Cyprus says it is premature to speculate on what conditions Brussels might attach to the bailout it wants.
EU sources said the Cypriot government could ask for 10 billion euros to shore up its banks.
The government itself says no amounts have been discussed. Officials from the ECB, which will carry out an assessment with the European Commission of precisely how much aid Cyprus may require, were due on the island on Monday, two sources told Reuters.
In Cyprus a big fear is that unpopular austerity measures could be imposed and that its low-tax status for businesses could be challenged.
Analyst Fiona Mullen of Nicosia-based economic research consultancy Sapienta said: “We don’t know what the cost will be, what the EU will demand in return for this loan. The biggest worry being they might force an increase in the corporate tax rate, which is currently the lowest in the EU at 10 percent.”
Cypriot banks have lent 29 billion euros to Greece, through government bonds and individual loans; that is 160 percent of Cyprus’s GDP.
Its economy is forecast to shrink 1.2 percent this year and the deficit – at 6.3 percent – is one of the highest in the eurozone.
The banks in the tiny Mediterranean island have been crushed by huge losses sustained when the value of Greek government bonds was written down in an attempt to make Athens’ debt mountain more sustainable.
However, Cyprus’s finance minister has said he does not believe any conditions that come with the EU bailout would be as painful as some believe.
How big a bailout?
Economist Fiona Mullen said it would be wise for Cyprus to request 10 billion euros in order to
avoid going back in six months time to ask for more.
She also suggested this was what the EU was asking Cyprus to do.
“I think 10 billion covers them for three eventualities. The first is the two plus billion that they need for, the immediate need for Cyprus Popular Bank, the second largest bank. The second one is they also need 2.5 billion, around 2.5 billion next year, the government needs this in debt refinancing. And the third reason is, essentially, protecting themselves against the deteriorating loan portfolio in Greece. My own estimate is that if Greece fell out of the euro, then it would cost the banks another five billion, so altogether, that comes to 10 billion.”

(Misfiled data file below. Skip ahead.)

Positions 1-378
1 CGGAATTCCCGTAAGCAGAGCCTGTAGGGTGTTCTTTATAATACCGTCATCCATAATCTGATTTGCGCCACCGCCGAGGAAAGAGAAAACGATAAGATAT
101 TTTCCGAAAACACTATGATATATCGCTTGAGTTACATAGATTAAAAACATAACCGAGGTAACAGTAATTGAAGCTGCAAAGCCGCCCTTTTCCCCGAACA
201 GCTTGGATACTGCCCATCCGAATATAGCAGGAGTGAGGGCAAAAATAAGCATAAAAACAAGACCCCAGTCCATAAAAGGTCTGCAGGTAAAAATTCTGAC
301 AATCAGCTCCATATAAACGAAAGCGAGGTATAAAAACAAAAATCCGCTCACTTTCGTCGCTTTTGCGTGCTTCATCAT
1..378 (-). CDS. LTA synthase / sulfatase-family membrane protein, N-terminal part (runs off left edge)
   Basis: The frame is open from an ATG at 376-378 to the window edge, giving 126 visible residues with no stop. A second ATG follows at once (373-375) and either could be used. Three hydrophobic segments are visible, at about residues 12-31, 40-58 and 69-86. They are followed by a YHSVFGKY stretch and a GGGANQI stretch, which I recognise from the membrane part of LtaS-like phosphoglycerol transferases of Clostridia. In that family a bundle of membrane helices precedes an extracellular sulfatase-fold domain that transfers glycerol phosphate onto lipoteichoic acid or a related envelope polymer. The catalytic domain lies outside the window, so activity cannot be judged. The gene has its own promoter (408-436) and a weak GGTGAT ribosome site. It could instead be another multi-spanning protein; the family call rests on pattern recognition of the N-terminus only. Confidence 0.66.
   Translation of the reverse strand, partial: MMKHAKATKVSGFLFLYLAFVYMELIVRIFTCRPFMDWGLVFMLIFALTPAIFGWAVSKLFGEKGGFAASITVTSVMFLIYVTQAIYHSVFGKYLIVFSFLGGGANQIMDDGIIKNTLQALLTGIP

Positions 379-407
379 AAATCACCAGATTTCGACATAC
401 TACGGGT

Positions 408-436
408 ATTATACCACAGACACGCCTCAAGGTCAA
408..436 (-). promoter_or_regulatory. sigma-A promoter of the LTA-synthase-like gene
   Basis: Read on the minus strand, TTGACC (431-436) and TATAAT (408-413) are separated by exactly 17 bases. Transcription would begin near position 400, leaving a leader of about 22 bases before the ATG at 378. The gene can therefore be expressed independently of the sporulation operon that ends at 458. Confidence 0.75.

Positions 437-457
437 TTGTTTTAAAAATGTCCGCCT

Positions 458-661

“The problem should have been dealt with three to four years ago when the difficulties of the governments and banks began. I think we took too long and now things are difficult. No one is happy with this development, but since it is necessary, there must be a hard negotiation in order to achieve the best result,” said Christakis Papalouisou, a 64-year-old dentist who said his patients are increasingly stressed about the rise in unemployment and economic uncertainty.
“If we have to borrow this money, it has to be repaid and this is going to come from taxes, from all the people over here, and already the people can’t pay any more taxes. The other way is going to be to tax all the companies and in Cyprus, most of the companies that we have have opened here are from abroad and that’s happened because we have low taxes. If the taxes go up, all the companies are going to close and go abroad,” said Panos Christodoulou, a 28-year-old graphic designer who said he is finding it increasingly difficult to find a job with foreign companies in Cyprus.
The manager of a video gaming shop said demand has dropped and two of their shops have closed in the last two years. Aris Miliotis wants the government to restore confidence to restart the economy.
“At this point the thing I am fearing the most is panic — mass panic. What’s going to happen once the ‘troika’ (the European Commission, European Central Bank and International Monetary Fund) comes in and measures are imposed? I think people will not react well,” Miliotis said.
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